You've really convinced me, Gungho, in this election I voted for judges. But no more! That whole class of people is bad. I shun them for their crimes. Don't let them try to confuse me with talk of judges who are only a little bit bad, or do good things - I've seen the light.
posted by Lesser Shrew at 9:03 PM on October 28, 2008


Should we ALL be held accountable for what we did in our past? Things which many of us wish we could live down? Or are we all to be forever marked as "unclean" if we did something wrong in our pasts?-empresscalypso

I'm saying there's a difference between a neighborhood teenage thug who knocked over little old ladies and a guy and his wife who bombed government offices, advocated revolution and enabled (by association ;-)) the robbery of armories and banks.
posted by Gungho at 11:37 AM on October 29, 2008


I'm saying there's a difference between a neighborhood teenage thug who knocked over little old ladies and a guy and his wife who bombed government offices, advocated revolution and enabled (by association ;-)) the robbery of armories and banks.

And I'm saying thre's a difference between a guy who advocated revolution and enabled robbery four decades ago, but then reformed, and was respected by the community, and a guy who is still advocating revolution and enabling robbery today, and shows no signs of repentance.

Ayers is the former. The latter kind of person would be someone like Ted Kazinsky. You can tell by the fact that we put Ted Kazinsky and not William Ayers in a maximum security prison.
posted by EmpressCallipygos at 12:16 PM on October 29, 2008


By your count Ayers should be the one running for office. There is a huge difference, and Obama should have distanced himself. Not this Hey I was 8 years old at the time crap.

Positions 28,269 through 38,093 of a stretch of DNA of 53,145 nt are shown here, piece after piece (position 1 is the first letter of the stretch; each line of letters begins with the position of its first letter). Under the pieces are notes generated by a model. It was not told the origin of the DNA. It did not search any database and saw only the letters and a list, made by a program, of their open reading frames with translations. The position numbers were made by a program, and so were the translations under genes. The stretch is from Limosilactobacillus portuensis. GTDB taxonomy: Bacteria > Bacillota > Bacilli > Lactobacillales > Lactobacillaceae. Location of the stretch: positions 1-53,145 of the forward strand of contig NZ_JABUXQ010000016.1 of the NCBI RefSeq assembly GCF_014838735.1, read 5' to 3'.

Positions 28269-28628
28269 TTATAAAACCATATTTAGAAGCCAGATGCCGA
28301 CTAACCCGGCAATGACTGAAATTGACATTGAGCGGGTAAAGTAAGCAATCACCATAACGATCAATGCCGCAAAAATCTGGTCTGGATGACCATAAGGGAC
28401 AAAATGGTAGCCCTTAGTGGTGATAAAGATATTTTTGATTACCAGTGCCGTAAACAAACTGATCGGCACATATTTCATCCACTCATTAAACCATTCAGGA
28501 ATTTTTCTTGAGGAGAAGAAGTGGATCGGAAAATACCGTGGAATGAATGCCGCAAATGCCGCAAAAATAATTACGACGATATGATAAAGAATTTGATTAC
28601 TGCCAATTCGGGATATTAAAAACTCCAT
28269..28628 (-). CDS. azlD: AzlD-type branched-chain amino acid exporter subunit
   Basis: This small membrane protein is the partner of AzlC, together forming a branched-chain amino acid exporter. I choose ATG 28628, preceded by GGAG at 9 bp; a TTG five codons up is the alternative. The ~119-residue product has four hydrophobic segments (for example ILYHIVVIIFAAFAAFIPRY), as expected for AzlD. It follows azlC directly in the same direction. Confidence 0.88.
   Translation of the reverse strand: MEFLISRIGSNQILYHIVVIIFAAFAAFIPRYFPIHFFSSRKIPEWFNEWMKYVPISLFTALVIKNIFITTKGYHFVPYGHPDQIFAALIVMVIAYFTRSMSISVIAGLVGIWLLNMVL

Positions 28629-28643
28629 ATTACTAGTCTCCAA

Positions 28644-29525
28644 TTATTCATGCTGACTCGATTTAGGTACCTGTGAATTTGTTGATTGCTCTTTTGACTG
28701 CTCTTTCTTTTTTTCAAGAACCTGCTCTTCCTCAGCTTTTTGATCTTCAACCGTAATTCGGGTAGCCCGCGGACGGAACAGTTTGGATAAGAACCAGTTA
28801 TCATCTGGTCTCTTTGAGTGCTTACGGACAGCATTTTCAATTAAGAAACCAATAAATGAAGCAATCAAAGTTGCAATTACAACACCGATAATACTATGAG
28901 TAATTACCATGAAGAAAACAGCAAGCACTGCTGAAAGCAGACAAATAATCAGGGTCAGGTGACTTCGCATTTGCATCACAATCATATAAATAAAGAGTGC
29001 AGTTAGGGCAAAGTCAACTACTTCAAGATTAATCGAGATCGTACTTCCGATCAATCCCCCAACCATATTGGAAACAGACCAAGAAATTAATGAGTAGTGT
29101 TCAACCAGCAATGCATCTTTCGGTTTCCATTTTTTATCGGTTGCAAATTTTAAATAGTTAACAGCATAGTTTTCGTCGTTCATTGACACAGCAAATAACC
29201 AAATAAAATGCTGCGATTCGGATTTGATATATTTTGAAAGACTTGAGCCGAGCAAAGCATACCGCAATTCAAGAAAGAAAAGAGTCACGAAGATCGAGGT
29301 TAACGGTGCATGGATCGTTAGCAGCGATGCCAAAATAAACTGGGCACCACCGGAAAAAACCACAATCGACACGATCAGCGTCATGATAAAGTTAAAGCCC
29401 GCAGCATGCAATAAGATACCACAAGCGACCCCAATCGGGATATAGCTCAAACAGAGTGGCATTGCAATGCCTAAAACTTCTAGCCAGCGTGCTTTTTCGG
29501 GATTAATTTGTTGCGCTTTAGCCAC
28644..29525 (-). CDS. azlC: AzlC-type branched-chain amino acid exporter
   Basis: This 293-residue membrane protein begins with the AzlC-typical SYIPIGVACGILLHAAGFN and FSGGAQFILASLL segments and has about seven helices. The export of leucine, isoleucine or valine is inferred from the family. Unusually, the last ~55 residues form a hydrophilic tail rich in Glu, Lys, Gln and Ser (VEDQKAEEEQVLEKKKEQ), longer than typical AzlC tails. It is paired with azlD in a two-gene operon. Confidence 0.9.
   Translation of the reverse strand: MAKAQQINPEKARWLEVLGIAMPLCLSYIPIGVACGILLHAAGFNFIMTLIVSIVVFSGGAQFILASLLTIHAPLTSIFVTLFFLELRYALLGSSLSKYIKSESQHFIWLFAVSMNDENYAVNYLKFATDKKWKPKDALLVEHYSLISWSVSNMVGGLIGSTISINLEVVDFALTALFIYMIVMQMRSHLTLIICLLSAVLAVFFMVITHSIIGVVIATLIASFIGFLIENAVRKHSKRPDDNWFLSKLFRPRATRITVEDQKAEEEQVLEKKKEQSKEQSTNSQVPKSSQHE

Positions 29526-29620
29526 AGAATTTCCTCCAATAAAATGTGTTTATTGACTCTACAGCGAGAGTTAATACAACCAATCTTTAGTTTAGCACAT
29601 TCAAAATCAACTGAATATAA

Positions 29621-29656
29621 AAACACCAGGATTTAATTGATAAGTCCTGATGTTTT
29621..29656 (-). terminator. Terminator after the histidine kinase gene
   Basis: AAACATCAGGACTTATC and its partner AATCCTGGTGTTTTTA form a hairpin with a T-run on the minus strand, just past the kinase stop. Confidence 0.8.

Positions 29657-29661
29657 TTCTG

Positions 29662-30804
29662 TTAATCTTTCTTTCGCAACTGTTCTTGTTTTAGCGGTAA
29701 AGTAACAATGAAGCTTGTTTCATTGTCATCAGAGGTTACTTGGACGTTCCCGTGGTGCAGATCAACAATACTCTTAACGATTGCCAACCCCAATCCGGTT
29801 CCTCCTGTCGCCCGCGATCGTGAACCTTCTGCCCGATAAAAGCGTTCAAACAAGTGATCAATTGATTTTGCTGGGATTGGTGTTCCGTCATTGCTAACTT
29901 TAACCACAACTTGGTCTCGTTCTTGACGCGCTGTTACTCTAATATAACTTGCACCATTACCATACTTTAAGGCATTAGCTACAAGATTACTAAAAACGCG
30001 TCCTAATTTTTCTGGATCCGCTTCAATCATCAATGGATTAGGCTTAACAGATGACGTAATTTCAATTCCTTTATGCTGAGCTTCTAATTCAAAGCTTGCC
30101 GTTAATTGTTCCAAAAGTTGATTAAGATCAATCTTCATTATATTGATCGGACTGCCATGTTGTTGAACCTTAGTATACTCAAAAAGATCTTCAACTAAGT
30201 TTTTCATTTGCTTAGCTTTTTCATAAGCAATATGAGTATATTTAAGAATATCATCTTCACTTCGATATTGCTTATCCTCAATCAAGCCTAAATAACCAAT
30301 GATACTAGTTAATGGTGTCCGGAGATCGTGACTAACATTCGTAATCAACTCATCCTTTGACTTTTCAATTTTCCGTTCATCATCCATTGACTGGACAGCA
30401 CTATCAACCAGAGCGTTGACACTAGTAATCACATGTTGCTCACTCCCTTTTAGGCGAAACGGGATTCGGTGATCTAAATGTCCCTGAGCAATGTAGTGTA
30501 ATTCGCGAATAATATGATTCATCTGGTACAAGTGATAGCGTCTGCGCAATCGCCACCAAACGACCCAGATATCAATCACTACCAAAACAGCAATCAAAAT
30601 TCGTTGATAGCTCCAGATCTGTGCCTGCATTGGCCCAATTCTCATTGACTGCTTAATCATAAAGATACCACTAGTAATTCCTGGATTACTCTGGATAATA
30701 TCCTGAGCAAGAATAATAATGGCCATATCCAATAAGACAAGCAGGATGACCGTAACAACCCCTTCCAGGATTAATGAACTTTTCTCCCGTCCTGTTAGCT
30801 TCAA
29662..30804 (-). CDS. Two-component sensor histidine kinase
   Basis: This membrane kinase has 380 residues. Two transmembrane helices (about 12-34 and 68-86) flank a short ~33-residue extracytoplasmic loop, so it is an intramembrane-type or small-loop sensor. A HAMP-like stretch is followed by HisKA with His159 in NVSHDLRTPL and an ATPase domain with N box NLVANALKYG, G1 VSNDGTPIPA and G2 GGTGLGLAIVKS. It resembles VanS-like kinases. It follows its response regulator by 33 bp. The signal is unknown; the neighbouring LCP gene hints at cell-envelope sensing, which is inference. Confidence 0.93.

posted by Gungho at 1:15 PM on October 29, 2008


By your count Ayers should be the one running for office.

How do you make that connection?
posted by EmpressCallipygos at 1:51 PM on October 29, 2008


Read your own endorsement...And I'm saying thre's a difference between a guy who advocated revolution and enabled robbery four decades ago, but then reformed, and was respected by the community,- empress calypso

Should he also be Knighted? All I'm saying is Obama should have known that his relationship with Ayers or anyone with that kind of history would not be looked upon kindly by his opponents. I know of several former criminals who have 'seen the light', and become positive elements in the community. None however were labeled Terrorists during their crime spree.
posted by Gungho at 4:16 AM on October 30, 2008


Read your own endorsement...And I'm saying thre's a difference between a guy who advocated revolution and enabled robbery four decades ago, but then reformed, and was respected by the community,- empress calypso

....But I was making a comparison between William Ayers and Ted Kazinski. Barack Obama didn't even enter into that comparison. Why are you comparing Ayers and Obama, when I was comparing Ayers and Kazinski?

...Oh, and by the way, you're spelling my name wrong.
posted by EmpressCallipygos at 4:58 AM on October 30, 2008


Who brought up TK? Did Obama bunk in his cabin? Did Obama Start a Fellowship with him? I'm not comparing Ayers and Obama I'm lamenting Obama's choice in community organizers.
posted by Gungho at 6:38 AM on October 30, 2008


Who brought up TK? Did Obama bunk in his cabin?

....Please don't be deliberately obtuse.

I brought up TK because you were talking about Ayers' "terrorist past," and I was pointing out that there was a difference between Obama serving on a committee with someone who had committed questionable acts four decades ago but had repented and was now seen as a community leader by that community (Ayers) and Obama serving on a committee with someone who had done so THIS decade and had not repented (Kazinski).